If you have a cell phone, you can be tracked. Your Blackberry, your iPhone — even your antique non-Internet-enabled handheld — is constantly seeking out cell towers, essentially letting your service provider know where you are, several times a minute. Smart phones also use GPS to help you with everything from driving directions to discovering restaurants to tracking your friends’ movements in real time. Consumers have come to rely on these location-specific services. Cell phone tracking is simply a part of our lives.
But what if it wasn’t just cell phones? What if your car, your clothes, your briefcase, your wallet, could be tracked, at any time, for any reason? What if data about your movements could be used to deduce sensitive personal information, like who you meet for lunch, what social or political groups you belong to, whether you’re faithful to your spouse? What if the ones doing the tracking weren’t cell phone companies, but government officials? And what if they could track you surreptitiously, without your knowledge?
If this scenario seems far-fetched, it isn’t. Not only is it possible, but if the federal government gets its way, it may actually come to pass.
The Supreme Court heard arguments Tuesday in a case that could have vast implications for privacy in our new era of rapid technological development. The high court debated whether the police should be able to use GPS devices to track the movements of people suspected of crimes without first obtaining a valid warrant. The specific case in question, United States v. Jones, involves a suspect who the police tracked for 28 days straight by placing a GPS device on his car without first seeking a court order.
The Jones case itself has very narrow parameters — whether the police violated the Fourth Amendment prohibition on “unreasonable searches and seizures” by placing the GPS device on the suspect’s car. But, depending on how the justices decide the case, their ruling could have far-reaching implications for all kinds of technological surveillance, especially cell phone tracking. And in the hearing Tuesday, those implications seemed to weigh heavily on the justices’ minds.
“If you win this case, then there is nothing to prevent the police or the government from monitoring 24 hours a day the public movement of every citizen of the United States,” Justice Stephen Breyer told Michael Dreeben, the deputy solicitor general, who argued the government’s case. Breyer compared the scenario to George Orwell’s dystopian classic “1984.” Chief Justice John Roberts pointedly asked Dreeben if, according to the government’s case, the FBI could place GPS devices on the cars of the justices themselves and track their movements: “You think you’re entitled to do that under your theory?”
Dreeben acknowledged that, under the government’s theory, the justices would be fair game for GPS tracking as long as they were on public roadways. Some of the justices seemed taken aback by that answer. “I think you answered the question that the government’s position would mean that any of us could be monitored whenever we leave our — our homes,” Justice Ruth Bader Ginsburg told Dreeben. “That is the end point of your argument, that an electronic device, as long as it’s not used inside the house, is okay.”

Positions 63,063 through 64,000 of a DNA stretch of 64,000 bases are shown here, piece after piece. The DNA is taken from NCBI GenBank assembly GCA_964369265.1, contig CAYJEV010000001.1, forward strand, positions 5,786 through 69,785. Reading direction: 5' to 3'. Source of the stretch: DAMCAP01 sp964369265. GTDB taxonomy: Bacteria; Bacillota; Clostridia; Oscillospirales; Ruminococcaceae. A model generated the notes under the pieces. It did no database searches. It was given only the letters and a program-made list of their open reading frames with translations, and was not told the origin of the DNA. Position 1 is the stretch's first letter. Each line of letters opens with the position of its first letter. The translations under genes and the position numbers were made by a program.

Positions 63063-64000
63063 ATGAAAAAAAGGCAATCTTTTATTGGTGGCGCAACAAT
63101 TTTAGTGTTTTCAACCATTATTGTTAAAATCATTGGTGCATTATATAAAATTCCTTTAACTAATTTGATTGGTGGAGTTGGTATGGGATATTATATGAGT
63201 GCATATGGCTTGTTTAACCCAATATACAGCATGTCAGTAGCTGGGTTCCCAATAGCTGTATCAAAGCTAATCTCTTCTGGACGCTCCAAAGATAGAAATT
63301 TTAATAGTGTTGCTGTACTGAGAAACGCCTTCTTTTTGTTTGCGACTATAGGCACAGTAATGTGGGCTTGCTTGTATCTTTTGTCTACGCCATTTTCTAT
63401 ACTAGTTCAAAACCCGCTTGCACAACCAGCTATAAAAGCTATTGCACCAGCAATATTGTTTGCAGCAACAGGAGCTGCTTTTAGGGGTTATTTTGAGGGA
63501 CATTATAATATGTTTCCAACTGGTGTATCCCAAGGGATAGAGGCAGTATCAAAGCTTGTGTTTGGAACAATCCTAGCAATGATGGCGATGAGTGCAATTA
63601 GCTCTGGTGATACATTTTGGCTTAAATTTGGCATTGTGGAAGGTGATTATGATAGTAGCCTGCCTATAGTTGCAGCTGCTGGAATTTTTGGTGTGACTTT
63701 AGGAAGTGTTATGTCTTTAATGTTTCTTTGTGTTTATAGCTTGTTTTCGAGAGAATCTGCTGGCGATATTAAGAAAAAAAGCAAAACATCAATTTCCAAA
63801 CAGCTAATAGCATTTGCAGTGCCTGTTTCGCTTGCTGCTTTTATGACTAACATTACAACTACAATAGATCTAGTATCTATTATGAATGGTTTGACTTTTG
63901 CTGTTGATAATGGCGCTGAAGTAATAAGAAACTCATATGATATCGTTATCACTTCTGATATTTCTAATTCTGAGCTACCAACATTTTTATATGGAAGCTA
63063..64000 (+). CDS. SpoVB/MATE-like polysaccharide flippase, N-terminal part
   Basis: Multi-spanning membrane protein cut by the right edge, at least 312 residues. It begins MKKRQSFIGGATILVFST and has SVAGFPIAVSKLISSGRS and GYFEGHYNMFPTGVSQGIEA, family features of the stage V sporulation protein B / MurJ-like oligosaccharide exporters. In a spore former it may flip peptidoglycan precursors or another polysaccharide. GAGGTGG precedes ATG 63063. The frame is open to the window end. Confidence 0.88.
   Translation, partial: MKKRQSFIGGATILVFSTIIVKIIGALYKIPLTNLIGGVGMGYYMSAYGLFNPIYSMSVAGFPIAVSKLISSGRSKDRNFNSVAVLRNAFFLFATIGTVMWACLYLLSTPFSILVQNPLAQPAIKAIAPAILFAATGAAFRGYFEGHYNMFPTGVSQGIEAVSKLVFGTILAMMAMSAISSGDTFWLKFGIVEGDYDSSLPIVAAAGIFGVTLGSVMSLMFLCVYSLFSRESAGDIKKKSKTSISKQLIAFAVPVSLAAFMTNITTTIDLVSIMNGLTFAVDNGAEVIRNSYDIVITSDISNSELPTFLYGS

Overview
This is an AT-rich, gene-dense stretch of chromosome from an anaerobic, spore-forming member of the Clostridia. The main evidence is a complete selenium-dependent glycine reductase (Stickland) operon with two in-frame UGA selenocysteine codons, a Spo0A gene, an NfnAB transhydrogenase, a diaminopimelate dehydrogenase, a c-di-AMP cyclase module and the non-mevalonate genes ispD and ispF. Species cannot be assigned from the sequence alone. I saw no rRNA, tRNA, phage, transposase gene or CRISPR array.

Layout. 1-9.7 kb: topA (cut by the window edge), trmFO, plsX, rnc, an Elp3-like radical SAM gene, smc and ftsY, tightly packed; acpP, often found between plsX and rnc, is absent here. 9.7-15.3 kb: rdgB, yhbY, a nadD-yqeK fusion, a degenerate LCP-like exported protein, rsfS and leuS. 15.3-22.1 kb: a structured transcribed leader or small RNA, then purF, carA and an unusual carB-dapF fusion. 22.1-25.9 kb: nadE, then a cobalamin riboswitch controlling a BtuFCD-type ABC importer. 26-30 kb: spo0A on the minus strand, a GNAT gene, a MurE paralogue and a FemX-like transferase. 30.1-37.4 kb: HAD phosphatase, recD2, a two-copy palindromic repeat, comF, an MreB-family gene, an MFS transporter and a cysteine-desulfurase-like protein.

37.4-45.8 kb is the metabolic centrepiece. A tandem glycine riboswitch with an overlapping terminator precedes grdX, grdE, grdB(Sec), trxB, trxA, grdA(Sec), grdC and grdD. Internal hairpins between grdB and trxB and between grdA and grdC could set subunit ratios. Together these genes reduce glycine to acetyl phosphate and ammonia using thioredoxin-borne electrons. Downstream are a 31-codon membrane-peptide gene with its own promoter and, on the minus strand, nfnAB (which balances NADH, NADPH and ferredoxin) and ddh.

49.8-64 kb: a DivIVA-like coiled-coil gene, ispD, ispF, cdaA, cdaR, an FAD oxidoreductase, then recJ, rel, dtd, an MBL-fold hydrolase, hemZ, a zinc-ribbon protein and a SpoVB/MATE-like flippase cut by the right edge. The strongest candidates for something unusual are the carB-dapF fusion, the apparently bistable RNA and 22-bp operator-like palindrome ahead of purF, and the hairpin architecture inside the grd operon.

Most of the justices’ questions, in fact, dealt in some way with what Ginsburg called the “end point” of the government’s argument: If the government can track any Americans’ movements without a warrant, what happens next? “There are now satellites that look down and can hone in on your home on a block and in a neighborhood,” Justice Sonia Sotomayor noted. “I don’t see that far in the future when those cameras are going to be able to show you the entire world and let you track somebody on the camera from place to place.”
The questions raised by those futuristic scenarios, however, proved especially difficult for the justices to resolve, because the Fourth Amendment does not provide clear, easy answers.
Today’s technology, of course, was unforeseeable to the Founding Fathers. The Fourth Amendment they penned declares that Americans “shall be secured in their persons, houses, papers and effects against unreasonable searches and seizures.” It’s not so clear whether a car should count among those items, and whether public roadways and the data collected from GPS devices attached to cars are subject to the same privacy expectations as private homes. The GPS case, then, poses an especially pesky problem for the “strict constructionists” on the court, like Justice Antonin Scalia, who tend to defer to the narrow language of the Constitution and leave the unanswered questions to legislatures rather than courts.
The case also poses a challenge to the justices in deciding whether to issue a broad ruling that tackles the big Constitutional questions — like whether tracking a person’s movements counts as an “unreasonable” search and seizure — or a narrow ruling that pertains only to the specific circumstances of the Jones case. The rapid pace at which technology changes means any ruling the justices issue today could end up being irrelevant in just a few years.
And as Justice Samuel Alito noted, as technology changes, our attitudes about privacy change, too.
“Maybe 10 years from now 90 percent of the population will be using social networking sites and they will have on average 500 friends and they will have allowed their friends to monitor their location 24 hours a day, 365 days a year, through the use of their cell phones,” Alito said. “What would the expectation of privacy be then?”